Imports geared up for new netball competition
Article from: The Courier-Mail
March 27, 2008 11:00pm
ANDREW Symonds will pocket around $268,000 a week playing cricket in India next month, unaware the same amount has become a magical number for Australian netballers. And that's even if they have to cut it up 12 ways and work all season for it.
The $268,000 is the salary cap for the new ANZ netball competition featuring five 12-women squads from Australia, including Queensland Firebirds, and five from New Zealand.
The figure may be small bikkies for Symonds but for netball it is a quantum leap into semi-professionalism and it will allow some players to be paid up to $30,000 per season, though most of the Firebirds have retained outside jobs.
Already it has triggered overseas recruiting, with the Firebirds yesterday unveiling England's Tamsin Greenway and Jamaica's Romelda Aiken who can scarcely believe their good fortune at being around when the sport is spreading its wings.
"It has been a dream of mine to play over here so when I got the chance I jumped at it," said Leicester-raised Greenway. "Netball in England is about five years behind Australia."
The Firebirds will move from their former home base at Chandler to the more upmarket Convention Centre for their seven home games in a season that starts next week and will be telecast by Fox Sports.
"Netball is the biggest female sport in England but the media coverage is not great," Greenway said. "I love it here. I love the heat, the whole way of life. I love having a beach 40 minutes away which you can use. I can get to a beach at home but it is brown water. And there's only about two days a year when it's hot enough to go in."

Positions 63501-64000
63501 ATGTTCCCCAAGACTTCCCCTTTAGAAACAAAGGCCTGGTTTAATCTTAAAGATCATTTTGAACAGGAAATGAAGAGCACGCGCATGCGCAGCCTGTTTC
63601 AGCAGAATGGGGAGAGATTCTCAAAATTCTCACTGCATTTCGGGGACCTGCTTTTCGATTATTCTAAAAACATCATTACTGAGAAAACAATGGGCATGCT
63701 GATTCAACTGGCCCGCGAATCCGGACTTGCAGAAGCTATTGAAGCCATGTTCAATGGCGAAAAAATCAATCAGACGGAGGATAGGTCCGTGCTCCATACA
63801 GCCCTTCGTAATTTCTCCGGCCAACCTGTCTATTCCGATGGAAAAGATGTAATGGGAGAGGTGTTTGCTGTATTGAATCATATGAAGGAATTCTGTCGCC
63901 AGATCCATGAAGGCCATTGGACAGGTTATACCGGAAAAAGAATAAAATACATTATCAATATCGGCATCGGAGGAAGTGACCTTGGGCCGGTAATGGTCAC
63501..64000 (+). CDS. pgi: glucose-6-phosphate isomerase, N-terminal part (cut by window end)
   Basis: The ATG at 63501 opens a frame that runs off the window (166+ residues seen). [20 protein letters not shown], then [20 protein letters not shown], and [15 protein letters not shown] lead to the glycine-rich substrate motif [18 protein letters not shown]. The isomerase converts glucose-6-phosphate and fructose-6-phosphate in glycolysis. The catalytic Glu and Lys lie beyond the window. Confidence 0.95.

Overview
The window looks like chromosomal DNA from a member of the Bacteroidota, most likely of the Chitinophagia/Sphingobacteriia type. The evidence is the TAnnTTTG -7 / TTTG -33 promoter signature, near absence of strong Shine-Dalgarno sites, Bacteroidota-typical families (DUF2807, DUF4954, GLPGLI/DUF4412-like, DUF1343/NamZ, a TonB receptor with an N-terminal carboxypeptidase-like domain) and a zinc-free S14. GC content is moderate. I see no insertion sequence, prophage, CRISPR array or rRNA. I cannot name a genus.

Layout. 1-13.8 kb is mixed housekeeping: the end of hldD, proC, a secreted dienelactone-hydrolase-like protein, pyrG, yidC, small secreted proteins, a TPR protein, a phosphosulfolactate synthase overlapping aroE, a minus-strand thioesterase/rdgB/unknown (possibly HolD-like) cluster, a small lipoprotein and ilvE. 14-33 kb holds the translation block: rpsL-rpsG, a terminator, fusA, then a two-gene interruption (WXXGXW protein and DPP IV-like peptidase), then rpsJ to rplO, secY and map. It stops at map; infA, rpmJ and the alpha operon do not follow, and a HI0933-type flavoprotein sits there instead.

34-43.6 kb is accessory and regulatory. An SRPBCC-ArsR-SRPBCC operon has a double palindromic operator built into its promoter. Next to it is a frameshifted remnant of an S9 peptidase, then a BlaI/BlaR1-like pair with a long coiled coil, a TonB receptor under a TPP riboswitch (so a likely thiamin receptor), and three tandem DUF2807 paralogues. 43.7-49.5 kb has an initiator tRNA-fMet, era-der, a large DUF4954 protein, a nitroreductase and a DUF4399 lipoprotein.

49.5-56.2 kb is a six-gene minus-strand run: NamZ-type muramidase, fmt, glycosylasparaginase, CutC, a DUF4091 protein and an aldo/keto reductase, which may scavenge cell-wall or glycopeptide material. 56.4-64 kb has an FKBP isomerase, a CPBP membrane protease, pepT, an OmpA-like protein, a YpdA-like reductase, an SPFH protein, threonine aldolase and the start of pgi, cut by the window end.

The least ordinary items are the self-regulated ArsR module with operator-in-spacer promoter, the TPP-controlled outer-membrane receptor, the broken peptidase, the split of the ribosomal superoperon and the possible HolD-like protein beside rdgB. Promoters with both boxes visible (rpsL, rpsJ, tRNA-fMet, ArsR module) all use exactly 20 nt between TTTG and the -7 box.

Aiken, a 195cm 19-year-old, hails from a small town in Jamaica where crack sprinter Asafa Powell is a national icon and one of her heroes.
She claims to have settled in well to Brisbane but still misses the chicken curries cooked the special Jamaican way.
"Netball is a big thing where I come from but it is not professional," Aiken said. "I have never been away from home for a long period but I am enjoying it."
Captain Peta Stephens, who works for Qantas, has retained her job despite the arrival of semi-professionalism, a move she feels has already left a positive mark on the sport.
"It's exciting. It's something we've never experienced as athletes before," Stephens said. "It gives you that extra incentive to train harder because there is more riding on it. We are training harder. I am fitter than I have ever been. It is particularly exciting for the younger girls coming through.
"This is the biggest step – beyond what I thought would happen in my time.
"We don't know where the competition will go but it will be the premier netball competition in the world."
Not a huge netball fan myself, but this competition really seems to be going places. From what I can work out these two import signings are really good young players, and should be great additions to the firebirds team.
Anyone know if any of the other teams have imported some stars?